„And he arrives at the cogito ergo sum, which St. Augustine had already anticipated... "I think therefore I am," can only mean "I think, therefore I am a thinker"; this being of "I am," which is deduced from "I think," is merely a knowing; this being is a knowledge, but not life. And the primary reality is not that I think, but that I live, for those also live who do not think. Although this living may not be a real living. God! what contradictions when we seek to join in wedlock life and reason!“

Miguel de Unamuno photo
Miguel de Unamuno90
1864 - 1936
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Miguel de Unamuno photo

„The truth is sum, ergo cogito — I am, therefore I think, although not everything that is thinks. Is not consciousness of thinking above all consciousness of being?“

—  Miguel de Unamuno 19th-20th century Spanish writer and philosopher 1864 - 1936
Context: The truth is sum, ergo cogito — I am, therefore I think, although not everything that is thinks. Is not consciousness of thinking above all consciousness of being? Is pure thought possible, without consciousness of self, without personality? Can there exist pure knowledge without feeling, without that species of materiality which feelings lends to it? Do we not perhaps feel thought, and do we not feel ourselves in the act of knowing and willing? Could not the man in the stove [Descartes] have said: "I feel, therefore I am"? or "I will, therefore I am"? And to feel oneself, is it not perhaps to feel oneself imperishable?

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Ambrose Bierce photo

„Cogito cogito ergo cogito sum -- "I think that I think, therefore I think that I am;" as close an approach to certainty as any philosopher has yet made.“

—  Ambrose Bierce, The Unabridged Devil's Dictionary
Context: Cartesian, adj. Relating to Descartes, a famous philosopher, author of the celebrated dictum, Cogito ergo sum -- whereby he was pleased to suppose he demonstrated the reality of human existence. The dictum might be improved, however, thus: Cogito cogito ergo cogito sum -- "I think that I think, therefore I think that I am;" as close an approach to certainty as any philosopher has yet made.

Bruce Lee photo

„The primary reality is not what I think, but that I live, for those also live who do not think.“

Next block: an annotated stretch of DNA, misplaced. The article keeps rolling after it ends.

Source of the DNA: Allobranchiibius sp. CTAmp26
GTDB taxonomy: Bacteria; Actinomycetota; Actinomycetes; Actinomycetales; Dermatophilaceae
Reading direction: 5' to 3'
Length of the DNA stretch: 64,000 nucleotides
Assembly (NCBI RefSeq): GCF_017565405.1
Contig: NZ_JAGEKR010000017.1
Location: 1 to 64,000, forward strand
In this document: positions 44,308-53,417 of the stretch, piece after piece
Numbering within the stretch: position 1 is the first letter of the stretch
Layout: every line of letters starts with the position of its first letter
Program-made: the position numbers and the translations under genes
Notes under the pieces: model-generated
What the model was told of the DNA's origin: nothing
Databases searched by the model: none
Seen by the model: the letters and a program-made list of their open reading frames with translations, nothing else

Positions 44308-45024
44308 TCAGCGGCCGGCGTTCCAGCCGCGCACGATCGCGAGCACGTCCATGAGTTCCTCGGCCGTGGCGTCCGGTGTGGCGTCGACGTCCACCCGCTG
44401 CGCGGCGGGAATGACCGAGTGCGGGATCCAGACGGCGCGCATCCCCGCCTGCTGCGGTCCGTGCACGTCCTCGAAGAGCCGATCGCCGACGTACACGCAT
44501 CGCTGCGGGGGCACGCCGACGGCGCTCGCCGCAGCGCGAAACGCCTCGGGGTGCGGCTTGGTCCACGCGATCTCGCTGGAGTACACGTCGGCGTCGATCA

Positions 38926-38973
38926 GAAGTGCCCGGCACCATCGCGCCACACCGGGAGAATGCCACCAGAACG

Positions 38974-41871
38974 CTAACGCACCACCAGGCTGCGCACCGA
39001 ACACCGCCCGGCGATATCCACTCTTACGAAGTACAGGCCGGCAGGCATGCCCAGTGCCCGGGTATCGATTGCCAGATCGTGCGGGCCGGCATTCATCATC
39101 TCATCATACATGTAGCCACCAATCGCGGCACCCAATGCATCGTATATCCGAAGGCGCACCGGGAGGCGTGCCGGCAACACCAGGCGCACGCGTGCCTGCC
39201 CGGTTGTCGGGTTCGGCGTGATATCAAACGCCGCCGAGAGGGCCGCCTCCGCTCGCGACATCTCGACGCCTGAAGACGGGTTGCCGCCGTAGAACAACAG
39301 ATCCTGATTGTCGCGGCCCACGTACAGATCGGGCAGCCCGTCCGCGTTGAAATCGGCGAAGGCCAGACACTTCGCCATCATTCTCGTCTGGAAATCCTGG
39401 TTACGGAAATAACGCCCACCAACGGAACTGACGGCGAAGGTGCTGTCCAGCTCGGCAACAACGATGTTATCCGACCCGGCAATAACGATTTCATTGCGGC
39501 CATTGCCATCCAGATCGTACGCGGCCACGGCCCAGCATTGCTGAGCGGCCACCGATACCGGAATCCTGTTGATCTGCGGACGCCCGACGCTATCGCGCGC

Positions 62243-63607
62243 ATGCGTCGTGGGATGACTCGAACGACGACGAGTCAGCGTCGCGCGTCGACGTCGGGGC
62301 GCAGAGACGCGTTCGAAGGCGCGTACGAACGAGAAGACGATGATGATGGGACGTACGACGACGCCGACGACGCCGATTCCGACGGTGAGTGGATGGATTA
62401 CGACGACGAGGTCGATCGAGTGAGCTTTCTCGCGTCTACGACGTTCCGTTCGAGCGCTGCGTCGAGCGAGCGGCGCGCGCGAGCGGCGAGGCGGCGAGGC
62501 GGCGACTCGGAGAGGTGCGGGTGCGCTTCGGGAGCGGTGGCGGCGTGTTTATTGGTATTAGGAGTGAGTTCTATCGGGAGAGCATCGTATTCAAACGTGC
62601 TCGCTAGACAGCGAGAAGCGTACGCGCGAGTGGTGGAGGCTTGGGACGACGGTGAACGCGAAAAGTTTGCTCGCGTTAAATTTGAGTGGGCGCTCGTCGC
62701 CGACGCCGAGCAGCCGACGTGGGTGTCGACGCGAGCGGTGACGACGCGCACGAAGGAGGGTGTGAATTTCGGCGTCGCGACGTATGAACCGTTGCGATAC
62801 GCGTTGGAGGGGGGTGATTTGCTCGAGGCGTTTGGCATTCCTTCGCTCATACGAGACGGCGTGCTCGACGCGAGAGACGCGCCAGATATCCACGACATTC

—  Bruce Lee Hong Kong-American actor, martial artist, philosopher and filmmaker 1940 - 1973
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Jacques Lacan photo
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Jean Paul Sartre photo
Albert Schweitzer photo

„For in world- and life-affirmation and in ethics I carry out the will of the universal will-to-live which reveals itself in me. I live my life in God, in the mysterious divine personality which I do not know as such in the world, but only experience as mysterious Will within myself.
Rational thinking which is free from assumptions ends therefore in mysticism.“

—  Albert Schweitzer French-German physician, theologian, musician and philosopher 1875 - 1965
Context: Affirmation of the world, which means affirmation of the will-to-live that manifests itself around me, is only possible if I devote myself to other life. From an inner necessity, I exert myself in producing values and practising ethics in the world and on the world even though I do not understand the meaning of the world. For in world- and life-affirmation and in ethics I carry out the will of the universal will-to-live which reveals itself in me. I live my life in God, in the mysterious divine personality which I do not know as such in the world, but only experience as mysterious Will within myself. Rational thinking which is free from assumptions ends therefore in mysticism. To relate oneself in the spirit of reverence for life to the multiform manifestations of the will-to-live which together constitute the world is ethical mysticism. All profound world-view is mysticism, the essence of which is just this: that out of my unsophisticated and naïve existence in the world there comes, as a result of thought about self and the world, spiritual self-devotion to the mysterious infinite Will which is continuously manifested in the universe.

Jean Paul Sartre photo
Miguel de Unamuno photo

„I — the I that thinks, wills and feels — am immediately my living body with the states of consciousness which it sustains. It is my living body that thinks, wills and feels.“

—  Miguel de Unamuno 19th-20th century Spanish writer and philosopher 1864 - 1936
Context: In books of psychology written from the spiritualist point of view, it is customary to begin the discussion of the existence of the soul as a simple substance, separable from the body, after this style: There is in me a principle which thinks, wills and feels... Now this implies a begging of the question. For it is far from being an immediate truth that there is in me such a principle; the immediate truth is that I think, will and feel. And I — the I that thinks, wills and feels — am immediately my living body with the states of consciousness which it sustains. It is my living body that thinks, wills and feels.

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Vanna Bonta photo

„I am, therefore I think.“

—  Vanna Bonta Italian-American writer, poet, inventor, actress, voice artist (1958-2014) 1958 - 2014

René Descartes photo

„I think; therefore I am.“

—  René Descartes French philosopher, mathematician, and scientist 1596 - 1650

Stephen Chbosky photo
René Descartes photo

„I doubt, therefore I think, therefore I am.“

—  René Descartes French philosopher, mathematician, and scientist 1596 - 1650

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